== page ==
Treating a critically ill COVID-19 patient in HCM City. Photo courtesy of the Ministry of Health
Director of the Ministry of Health’s Department of Medical Examination and Treatment Lương Ngọc Khuê spoke to the press about the ministry’s recently issued master plan to improve emergency and critical care capacity of hospitals nationwide amid the complex developments of COVID-19.
What is the capacity of emergency and critical care in hospitals at present?
According to a survey in 2021, there are more than 16,000 beds for intensive care nationwide. However, the number of beds and capacity for intensive care medicine still fail to meet increasing treatment demand of COVID-19 patients.
Many localities are facing a shortage of equipment to treat seriously ill patients. Even though a majority of hospitals have intensive care units (ICUs), they lack central oxygen systems and compressed air systems to operate ventilators. In addition, the shortage of cameras and a central tracking systems have made it difficult for medical workers to keep a close watch on critically ill COVID-19 patients.
In practice, ICUs in many hospitals have not yet implemented advanced critical care techniques such as invasive, non-invasive mechanical ventilation, cardiopulmonary bypass (ECMO), and dialysis.
At present, only a few hospitals have mastered artificial cardiopulmonary techniques due to the lack of specialised human resources, equipment for intensive care, inadequate investment and remuneration. Hospitals that can perform the techniques are Bạch Mai Hospital, the Việt Đức Hospital and the National Hospital for Tropical Diseases in Hà Nội, the Chợ Rẫy Hospital in HCM City, the Huế Central Hospital in central Thừa Thiên-Huế Province and Cần Thơ Central Hospital in Mekong Delta Cần Thơ City.
In order to help improve emergency and intensive care capacity for hospitals nationwide and to meet the treatment demand of critically ill patients with COVID-19 which are expected to keep increasing in the future, it is important for the medical examination and treatment systems to quickly set up and put into operation national and regional intensive care units.
There are currently more than 2,000 doctors working for emergency and intensive care units nationwide and many localities still face a severe shortage.
Many hospitals pay little attention to intensive care medicine as a result of the autonomy policy and they often transfer seriously ill patients to central-level hospitals in Hà Nội and HCM City for treatment. This has caused huge pressure for central-level hospitals which are often overloaded with critically ill patients as well as caused difficulties for the Ministry of Health in mobilising and coordinating human resources, equipment, materials and finance for localities.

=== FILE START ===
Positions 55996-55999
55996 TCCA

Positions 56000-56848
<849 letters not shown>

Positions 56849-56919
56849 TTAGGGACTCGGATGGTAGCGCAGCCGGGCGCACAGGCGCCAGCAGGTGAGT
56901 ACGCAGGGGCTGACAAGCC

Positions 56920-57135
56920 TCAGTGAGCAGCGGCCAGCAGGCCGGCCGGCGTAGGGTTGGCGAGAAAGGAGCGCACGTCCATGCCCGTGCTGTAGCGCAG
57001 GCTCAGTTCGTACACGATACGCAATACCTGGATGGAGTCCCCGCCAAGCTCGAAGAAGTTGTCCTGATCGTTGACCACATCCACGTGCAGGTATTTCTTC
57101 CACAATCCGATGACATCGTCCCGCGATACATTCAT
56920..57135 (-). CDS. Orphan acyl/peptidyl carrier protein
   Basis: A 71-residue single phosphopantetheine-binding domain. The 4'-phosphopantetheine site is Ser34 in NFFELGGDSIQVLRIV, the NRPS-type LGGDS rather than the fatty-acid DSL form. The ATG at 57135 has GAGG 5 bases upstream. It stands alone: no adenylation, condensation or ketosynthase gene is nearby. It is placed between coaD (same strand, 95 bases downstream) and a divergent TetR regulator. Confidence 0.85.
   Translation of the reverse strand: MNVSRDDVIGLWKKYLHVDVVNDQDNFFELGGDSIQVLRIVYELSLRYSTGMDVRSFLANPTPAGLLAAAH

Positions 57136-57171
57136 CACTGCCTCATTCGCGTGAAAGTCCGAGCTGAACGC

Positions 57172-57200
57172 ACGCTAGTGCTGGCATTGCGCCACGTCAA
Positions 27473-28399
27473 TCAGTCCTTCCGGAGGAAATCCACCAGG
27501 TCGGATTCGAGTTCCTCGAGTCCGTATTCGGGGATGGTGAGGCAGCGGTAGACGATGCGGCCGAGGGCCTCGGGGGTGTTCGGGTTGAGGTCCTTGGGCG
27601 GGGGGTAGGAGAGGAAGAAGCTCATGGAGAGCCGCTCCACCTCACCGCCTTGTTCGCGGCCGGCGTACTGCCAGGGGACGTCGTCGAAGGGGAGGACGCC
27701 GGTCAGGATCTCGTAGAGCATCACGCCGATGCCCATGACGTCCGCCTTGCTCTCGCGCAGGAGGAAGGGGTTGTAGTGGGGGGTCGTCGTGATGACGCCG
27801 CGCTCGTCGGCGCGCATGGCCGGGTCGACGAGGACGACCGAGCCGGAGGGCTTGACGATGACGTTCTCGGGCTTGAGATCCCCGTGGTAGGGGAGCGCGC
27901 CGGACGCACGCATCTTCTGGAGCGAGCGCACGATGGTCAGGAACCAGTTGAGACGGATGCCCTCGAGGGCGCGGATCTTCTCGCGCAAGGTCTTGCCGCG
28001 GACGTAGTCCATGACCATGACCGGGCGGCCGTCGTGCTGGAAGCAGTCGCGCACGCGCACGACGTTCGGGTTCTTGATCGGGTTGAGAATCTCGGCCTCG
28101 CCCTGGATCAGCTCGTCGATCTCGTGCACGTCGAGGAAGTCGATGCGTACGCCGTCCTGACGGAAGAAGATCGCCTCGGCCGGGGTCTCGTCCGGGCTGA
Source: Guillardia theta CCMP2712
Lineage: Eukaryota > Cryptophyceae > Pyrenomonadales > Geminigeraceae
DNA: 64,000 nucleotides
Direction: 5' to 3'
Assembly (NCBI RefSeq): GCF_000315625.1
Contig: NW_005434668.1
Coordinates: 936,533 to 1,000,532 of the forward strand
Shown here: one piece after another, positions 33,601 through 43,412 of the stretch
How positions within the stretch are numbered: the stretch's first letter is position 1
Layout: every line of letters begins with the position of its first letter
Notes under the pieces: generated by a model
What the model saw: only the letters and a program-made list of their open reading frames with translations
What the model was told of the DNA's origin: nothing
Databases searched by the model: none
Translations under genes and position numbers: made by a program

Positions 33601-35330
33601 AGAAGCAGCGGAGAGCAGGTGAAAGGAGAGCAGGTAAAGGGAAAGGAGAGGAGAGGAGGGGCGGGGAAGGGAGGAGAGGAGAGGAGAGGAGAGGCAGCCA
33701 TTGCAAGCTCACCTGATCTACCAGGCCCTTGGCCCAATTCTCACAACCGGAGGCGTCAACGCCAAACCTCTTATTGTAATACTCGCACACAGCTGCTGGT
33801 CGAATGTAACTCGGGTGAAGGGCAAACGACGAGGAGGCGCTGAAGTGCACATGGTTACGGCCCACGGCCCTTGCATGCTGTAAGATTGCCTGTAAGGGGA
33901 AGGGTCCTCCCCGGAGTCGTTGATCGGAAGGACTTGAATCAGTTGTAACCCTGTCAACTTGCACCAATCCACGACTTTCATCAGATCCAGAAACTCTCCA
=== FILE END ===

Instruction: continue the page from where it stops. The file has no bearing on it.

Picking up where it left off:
Emergency and intensive care capacity in many localities is still weak, failing to meet the requirements of the scenario of facing a “super infectious” strain of virus.
Why has the Minister of Health issued the plan on improving emergency and intensive care capacity of hospitals in treating critical COVID-19 patients?
Việt Nam has faced the fourth wave of COVID-19 since April 27 which has caused serious results with the number of new cases increasing rapidly across the country.
Among patients under treatment, more than 400 are in intensive care units while 21 others with critical health conditions are receiving ECMO.
The pandemic has spread widely on a large-scale with many complexities, seeing many sources of infection, outbreaks and the appearance of many variants, particularly the highly contagious Delta variant which has led to a remarkable increase in the number of COVID-19 patients with critical health conditions and fatalities. The medical examination and treatment system is facing the biggest challenges ever.
The Government and the Ministry of Health have asked localities to enhance their intensive care capacity and focus on treating critically ill patients to minimise the number of deaths.
The transfer of seriously ill patients to central hospitals in Hà Nội and HCM City would pose high risks of spreading the disease and the patients could die on the way to the hospitals.
Therefore, critically ill patients should be treated right at localities with consultancy and support of doctors from higher level hospitals or leading experts.
How will the improvement of emergency and intensive care treatment help COVID-19 patients?
The building of the master plan is a necessary and urgent task, requiring the participation of not only the health sector, the Government, relevant ministries and agencies but the whole society.
The project is built with the key view of improving emergency and intensive care capacity of hospitals and at the same time concentrating resources and experts to treat seriously ill COVID-19 patients.
The project also set a target of setting up a network of centres receiving and treating severely ill COVID-19 patients across the nation; investing and upgrading equipment and infrastructure for intensive care units; enhancing COVID-19 treatment capacity of hospitals that are assigned to set up intensive care units; and training and improving capacity and professional skills of medical workers.
We also want to build and supplement policies to encourage and attract more qualified human resources to work at intensive care centres and departments of infectious diseases. — VNS